In accordance with state law, George Washington stipulated in his will that elderly slaves or those who were too sick to work were to be supported throughout their lives by his estate. Children without parents, or those whose families were too poor or indifferent to see to their education, were to be bound out to masters and mistresses who would teach them reading, writing, and a useful trade, until they were ultimately freed at the age of twenty-five.11 In December 1800, Martha Washington signed a deed of manumission for her deceased husband's slaves, a transaction which is recorded in the abstracts of the Fairfax County, Virginia, Court Records. The slaves would finally receive their freedom on January 1, 1801.12
Mary V. Thompson
Mount Vernon Estate and Gardens
1. Donald M. Sweig, "Slavery in Fairfax County, Virginia, 1750-1860: A Research Report," (Fairfax County, Virginia: History and Archaeology Section, Office of Comprehensive Planning, June 1983), 4, 8, 15.
2. Wills of George Washington and His Immediate Ancestors, ed. Worthington Chauncey Ford (Brooklyn, New York: Historical Printing Club, 1891), 42 and 42n; Worthington Chauncey Ford, Washington as an Employer and Importer of Labor (Brooklyn, New York: Privately Printed, 1889); "Worthy Partner": The Papers of Martha Washington, ed. Joseph E. Fields (Westport, Connecticut and London: Greenwood Press, 1994), 105-107.
4. Julian Ursyn Niemcewicz, Under Their Vine and Fig Tree: Travels through America in 1797-1799, 1805, with some further account of life in New Jersey, ed. Metchie J.E. Budka (Elizabeth, New Jersey: The Grassman Publishing Company, Inc., 1965), 101.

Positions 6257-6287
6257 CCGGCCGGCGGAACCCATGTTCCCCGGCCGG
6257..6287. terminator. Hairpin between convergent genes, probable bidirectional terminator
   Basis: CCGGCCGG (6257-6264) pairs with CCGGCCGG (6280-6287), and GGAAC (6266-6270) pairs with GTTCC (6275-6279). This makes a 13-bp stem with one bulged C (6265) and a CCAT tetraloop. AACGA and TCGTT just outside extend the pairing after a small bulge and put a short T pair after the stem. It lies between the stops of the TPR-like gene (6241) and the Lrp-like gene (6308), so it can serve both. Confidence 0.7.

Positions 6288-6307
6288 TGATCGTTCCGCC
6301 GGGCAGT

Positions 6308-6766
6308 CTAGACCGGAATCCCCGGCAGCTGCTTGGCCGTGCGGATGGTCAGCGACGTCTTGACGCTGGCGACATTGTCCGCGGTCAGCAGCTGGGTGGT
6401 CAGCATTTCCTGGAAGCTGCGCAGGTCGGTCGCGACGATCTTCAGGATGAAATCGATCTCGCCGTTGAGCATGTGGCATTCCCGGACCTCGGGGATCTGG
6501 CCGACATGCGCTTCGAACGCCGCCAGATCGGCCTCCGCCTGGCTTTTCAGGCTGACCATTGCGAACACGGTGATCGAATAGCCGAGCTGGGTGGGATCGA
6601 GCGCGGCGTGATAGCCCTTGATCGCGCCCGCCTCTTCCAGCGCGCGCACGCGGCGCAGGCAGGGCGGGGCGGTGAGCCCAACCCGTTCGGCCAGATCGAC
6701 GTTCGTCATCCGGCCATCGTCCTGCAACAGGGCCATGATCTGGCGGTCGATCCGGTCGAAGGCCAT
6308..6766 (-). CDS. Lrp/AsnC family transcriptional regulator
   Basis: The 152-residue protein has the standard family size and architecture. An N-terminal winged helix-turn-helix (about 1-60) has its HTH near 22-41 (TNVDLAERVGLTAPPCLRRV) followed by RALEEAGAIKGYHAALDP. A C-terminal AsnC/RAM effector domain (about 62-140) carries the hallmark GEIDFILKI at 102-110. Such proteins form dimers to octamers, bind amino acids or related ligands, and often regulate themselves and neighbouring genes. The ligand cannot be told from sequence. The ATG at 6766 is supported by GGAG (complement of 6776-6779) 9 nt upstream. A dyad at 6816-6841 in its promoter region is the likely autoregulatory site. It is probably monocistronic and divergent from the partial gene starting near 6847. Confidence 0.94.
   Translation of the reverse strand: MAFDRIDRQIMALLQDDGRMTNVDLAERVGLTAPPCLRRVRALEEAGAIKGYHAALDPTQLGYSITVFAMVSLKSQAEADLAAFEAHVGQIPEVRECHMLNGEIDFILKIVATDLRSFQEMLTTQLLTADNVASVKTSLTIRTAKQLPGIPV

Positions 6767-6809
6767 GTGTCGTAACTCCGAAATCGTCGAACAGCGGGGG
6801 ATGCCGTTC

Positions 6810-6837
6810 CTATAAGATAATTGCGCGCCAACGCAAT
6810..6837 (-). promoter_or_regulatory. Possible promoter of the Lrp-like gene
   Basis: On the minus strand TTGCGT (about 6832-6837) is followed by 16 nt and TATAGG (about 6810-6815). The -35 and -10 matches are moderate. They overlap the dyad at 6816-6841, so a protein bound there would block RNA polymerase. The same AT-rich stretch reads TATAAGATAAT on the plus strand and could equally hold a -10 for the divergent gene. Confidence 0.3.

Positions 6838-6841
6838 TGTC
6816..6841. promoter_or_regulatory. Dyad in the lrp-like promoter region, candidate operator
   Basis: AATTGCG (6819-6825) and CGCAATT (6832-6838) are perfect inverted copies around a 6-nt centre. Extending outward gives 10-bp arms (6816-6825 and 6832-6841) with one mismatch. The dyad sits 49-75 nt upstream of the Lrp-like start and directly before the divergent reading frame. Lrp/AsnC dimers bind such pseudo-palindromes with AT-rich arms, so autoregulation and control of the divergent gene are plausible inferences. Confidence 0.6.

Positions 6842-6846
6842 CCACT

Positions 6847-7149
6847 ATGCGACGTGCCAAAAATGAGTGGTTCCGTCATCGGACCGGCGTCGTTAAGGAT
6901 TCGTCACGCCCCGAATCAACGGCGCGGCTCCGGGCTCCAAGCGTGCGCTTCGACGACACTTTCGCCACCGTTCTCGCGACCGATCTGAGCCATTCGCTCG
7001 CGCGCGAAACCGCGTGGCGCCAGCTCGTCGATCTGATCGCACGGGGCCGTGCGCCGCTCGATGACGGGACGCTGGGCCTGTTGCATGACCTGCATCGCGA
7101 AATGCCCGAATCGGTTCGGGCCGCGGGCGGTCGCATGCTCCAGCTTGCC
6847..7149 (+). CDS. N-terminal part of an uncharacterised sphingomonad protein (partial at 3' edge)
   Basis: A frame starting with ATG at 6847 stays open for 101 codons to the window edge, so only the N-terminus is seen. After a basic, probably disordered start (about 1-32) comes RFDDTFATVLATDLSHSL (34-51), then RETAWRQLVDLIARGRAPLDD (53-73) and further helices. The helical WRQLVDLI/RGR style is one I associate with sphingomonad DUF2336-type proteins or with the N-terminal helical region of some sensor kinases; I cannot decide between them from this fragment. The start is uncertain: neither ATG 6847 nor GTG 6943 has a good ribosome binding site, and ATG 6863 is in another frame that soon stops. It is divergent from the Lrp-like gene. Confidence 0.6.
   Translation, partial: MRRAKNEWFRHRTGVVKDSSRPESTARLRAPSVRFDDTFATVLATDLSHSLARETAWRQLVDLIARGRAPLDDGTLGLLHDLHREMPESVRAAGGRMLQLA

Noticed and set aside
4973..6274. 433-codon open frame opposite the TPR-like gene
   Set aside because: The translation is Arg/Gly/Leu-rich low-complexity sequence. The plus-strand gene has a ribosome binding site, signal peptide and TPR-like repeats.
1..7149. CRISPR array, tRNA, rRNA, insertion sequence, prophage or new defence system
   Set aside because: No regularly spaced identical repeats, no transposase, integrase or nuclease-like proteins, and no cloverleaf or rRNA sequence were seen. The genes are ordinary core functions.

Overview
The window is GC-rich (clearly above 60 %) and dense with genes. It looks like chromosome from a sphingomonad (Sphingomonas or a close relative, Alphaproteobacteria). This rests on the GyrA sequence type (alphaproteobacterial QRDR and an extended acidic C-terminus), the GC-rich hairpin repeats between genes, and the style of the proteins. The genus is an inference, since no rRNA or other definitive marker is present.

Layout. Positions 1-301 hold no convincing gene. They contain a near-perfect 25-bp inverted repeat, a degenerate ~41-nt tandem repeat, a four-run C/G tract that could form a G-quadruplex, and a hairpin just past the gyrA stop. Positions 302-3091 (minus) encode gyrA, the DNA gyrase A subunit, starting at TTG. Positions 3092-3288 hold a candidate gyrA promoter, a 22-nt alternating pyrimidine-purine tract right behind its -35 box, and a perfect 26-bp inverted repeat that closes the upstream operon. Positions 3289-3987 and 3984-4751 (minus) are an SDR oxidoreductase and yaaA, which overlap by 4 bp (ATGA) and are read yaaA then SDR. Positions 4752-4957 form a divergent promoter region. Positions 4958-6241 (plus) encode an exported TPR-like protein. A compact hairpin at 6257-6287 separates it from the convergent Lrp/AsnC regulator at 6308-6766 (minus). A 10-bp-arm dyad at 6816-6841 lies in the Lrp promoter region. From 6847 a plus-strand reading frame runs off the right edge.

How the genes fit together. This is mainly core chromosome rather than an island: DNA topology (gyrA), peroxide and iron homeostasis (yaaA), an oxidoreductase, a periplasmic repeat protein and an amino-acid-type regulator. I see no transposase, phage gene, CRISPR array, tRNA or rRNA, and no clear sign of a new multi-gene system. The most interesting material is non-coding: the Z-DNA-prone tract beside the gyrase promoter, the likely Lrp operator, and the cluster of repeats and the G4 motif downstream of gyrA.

5. "George Washington to Arthur Young, 18 June - 21 June 1792," ed. John C. Fitzpatrick, The Writings of George Washington from the Original Manuscript Sources 1745-1799, Vol. 32 (Washington, D.C.: United States Government Printing Office, 1931), 65.
7. "George Washington to Lund Washington, 15 August 1778," The Writings of George Washington, Vol. 12, 327.
9. "George Washington to Robert Morris, 12 April 1786."
10. "George Washington to the Marquis de Lafayette, 10 May 1786," The Papers of George Washington, Confederation Series, Vol. 4, 43-4.
11. The Statutes at Large; Being a Collection of All the Laws of Virginia, From the First Session of the Legislature, in the Year 1619, Vol. 6, ed. William Waller Hening (Richmond, Virginia: Printed for the editor at the Franklin Press, 1819), 112, and Vol. 11 (Richmond, Virginia: Printed for the editor by George Cochran, 1823), 39-40.
12. The Last Will and Testament of George Washington and the Schedule of Property: to which is appended the last will and testament of Martha Washington. 6th ed. rev., ed. John C. Fitzpatrick (Mount Vernon, VA : Mount Vernon Ladies' Association of the Union, 1992), 2-4. For Virginia laws dealing with the estate issues and manumission requirements faced by the Washingtons, see The Statutes at Large, Volume V, ed. William Waller Hening (Richmond, Virginia: Printed for the editor at the Franklin Press, 1819), 445, 446, and 464; Volume XI (Richmond, Virginia: Printed for the editor by George Cochran, 1823), 29-40; Volume XII (Richmond, Virginia: Printed for the editor by George Cochran, 1823), 145, 146, and 150.